Mozilla collaborates with Samsung on new browser engine and language

Open source software player Mozilla has revealed it is collaborating with Samsung on a web browser engine called Servo.

The engine is Mozilla’s attempt to rebuild the web browser from the ground up on modern hardware, the firm said. It hopes to address the issues that cause security vulnerabilities when designing the platform. The engine’s code is written in Rust, a systems language that has been in development for several years by Mozilla and a community of open source enthusiasts.

The language is intended to fill many of the same niches that C++ has over the past decades, but is more secure than other programming languages, Mozilla said. Rust also has features that make it easier for programmers to extract more from multi-core chips, according to Mozilla.

“We are now pleased to announce with Samsung that together we are bringing both the Rust programming language and Servo, the experimental web browser engine, to Android and ARM,” said Brendan Eich, CTO at Mozilla.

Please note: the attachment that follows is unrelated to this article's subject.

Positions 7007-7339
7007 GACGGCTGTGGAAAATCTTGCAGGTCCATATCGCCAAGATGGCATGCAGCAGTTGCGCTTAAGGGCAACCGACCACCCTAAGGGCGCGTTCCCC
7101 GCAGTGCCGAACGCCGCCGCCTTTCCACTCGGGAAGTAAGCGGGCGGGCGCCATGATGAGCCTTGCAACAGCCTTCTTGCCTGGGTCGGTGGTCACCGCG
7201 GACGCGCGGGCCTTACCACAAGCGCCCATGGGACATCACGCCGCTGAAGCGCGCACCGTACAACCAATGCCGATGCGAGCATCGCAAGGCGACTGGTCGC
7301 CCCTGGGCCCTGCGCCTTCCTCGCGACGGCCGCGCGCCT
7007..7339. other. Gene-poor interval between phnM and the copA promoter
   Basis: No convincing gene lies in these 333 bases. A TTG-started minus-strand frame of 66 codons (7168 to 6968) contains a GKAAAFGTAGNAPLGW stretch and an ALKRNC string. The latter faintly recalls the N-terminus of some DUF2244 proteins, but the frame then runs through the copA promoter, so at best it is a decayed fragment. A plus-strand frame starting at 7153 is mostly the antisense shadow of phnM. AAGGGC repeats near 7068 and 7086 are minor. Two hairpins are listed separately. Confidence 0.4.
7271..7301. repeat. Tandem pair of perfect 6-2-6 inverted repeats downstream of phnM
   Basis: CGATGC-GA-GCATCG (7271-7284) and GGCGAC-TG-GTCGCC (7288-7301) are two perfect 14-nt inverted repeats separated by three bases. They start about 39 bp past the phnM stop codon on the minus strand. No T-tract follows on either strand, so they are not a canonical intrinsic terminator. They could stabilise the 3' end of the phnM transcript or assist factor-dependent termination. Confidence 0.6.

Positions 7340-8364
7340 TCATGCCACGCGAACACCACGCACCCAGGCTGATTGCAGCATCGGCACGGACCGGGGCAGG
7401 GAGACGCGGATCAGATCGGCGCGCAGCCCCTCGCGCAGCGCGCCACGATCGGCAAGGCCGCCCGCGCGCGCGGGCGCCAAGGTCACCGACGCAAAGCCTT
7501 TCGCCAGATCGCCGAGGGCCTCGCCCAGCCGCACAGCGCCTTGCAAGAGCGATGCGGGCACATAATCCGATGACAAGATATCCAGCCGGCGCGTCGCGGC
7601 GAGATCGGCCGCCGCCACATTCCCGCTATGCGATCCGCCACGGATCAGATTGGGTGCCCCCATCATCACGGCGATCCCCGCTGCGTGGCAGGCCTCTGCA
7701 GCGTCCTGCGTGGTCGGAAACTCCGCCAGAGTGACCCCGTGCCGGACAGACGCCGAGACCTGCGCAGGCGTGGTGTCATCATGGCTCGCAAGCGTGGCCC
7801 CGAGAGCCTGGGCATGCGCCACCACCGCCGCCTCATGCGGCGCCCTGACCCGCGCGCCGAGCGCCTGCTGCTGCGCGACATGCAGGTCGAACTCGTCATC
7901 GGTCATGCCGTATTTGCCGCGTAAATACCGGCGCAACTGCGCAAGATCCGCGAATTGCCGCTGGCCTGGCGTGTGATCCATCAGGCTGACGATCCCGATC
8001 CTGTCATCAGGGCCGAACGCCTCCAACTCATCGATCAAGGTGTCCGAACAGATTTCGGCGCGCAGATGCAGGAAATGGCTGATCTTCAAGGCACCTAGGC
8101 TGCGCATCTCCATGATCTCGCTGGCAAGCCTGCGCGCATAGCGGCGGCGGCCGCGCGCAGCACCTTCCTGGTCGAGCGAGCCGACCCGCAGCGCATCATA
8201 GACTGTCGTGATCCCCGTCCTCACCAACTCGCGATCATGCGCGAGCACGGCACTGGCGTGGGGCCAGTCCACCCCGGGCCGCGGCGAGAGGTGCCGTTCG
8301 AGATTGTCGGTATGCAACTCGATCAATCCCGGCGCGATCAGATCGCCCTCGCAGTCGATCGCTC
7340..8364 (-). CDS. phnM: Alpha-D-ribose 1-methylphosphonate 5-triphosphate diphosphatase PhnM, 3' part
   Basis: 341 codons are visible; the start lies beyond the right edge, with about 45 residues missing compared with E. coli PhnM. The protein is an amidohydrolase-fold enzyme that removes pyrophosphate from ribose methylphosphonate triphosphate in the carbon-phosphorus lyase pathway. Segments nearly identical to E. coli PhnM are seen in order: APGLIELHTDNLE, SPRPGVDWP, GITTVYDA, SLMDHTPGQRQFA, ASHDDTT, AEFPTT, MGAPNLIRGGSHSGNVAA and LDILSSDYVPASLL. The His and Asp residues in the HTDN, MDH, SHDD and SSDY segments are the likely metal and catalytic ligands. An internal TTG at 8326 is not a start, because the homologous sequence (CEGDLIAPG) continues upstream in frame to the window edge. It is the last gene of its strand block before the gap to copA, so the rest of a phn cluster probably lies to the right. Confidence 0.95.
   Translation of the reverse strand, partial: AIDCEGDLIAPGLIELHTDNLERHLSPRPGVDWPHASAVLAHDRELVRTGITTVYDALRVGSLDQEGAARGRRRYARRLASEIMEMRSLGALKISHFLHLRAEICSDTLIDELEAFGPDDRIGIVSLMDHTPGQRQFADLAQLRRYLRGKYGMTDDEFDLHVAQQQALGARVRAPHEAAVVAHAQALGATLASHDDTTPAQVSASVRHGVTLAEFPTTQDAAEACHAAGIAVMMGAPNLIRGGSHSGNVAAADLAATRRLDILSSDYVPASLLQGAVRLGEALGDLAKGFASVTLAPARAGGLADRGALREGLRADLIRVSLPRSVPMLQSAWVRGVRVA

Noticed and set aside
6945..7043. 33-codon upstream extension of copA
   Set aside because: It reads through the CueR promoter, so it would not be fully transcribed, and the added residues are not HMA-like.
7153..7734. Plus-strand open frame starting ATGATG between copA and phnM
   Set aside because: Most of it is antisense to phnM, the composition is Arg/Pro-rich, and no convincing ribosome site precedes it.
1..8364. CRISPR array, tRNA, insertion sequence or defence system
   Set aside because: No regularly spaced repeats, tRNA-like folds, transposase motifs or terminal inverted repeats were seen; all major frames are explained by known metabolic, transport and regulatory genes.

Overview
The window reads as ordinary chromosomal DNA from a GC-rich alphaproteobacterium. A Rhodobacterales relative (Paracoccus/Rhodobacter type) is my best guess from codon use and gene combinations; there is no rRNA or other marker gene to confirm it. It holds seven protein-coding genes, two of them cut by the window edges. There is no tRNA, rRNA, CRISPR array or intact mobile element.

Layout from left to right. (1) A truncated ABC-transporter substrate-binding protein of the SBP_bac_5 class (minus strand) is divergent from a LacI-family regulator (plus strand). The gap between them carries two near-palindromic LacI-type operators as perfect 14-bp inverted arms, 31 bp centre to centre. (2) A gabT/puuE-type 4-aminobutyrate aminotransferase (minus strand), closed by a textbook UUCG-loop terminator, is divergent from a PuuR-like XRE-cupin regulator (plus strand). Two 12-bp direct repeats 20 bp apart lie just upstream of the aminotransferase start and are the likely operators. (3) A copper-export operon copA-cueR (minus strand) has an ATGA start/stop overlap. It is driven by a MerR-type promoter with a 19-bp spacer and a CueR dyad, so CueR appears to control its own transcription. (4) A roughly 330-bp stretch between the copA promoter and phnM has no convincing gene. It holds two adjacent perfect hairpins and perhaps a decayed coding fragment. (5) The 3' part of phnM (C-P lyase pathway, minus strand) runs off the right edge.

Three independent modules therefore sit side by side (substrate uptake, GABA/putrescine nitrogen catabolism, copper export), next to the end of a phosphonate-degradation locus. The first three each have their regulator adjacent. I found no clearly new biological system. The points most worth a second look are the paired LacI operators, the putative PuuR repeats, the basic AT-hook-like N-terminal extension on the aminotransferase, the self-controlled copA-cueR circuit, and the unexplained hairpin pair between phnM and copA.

“This is an exciting step in the evolution of both projects that will allow us to start deeper research with Servo on mobile. Samsung has already contributed an ARM backend to Rust and the build infrastructure necessary to cross-compile to Android, along with many other improvements.”

At Mobile World Congress this year, Mozilla showed off its new HTML5-based smartphone OS.

Telecom Italia CEO Franco Bernabé said that operators will “benefit from more control over the ecosystem while Cesar Alierta of Telefónica said that the new OS would “change the prevailing value chain”.

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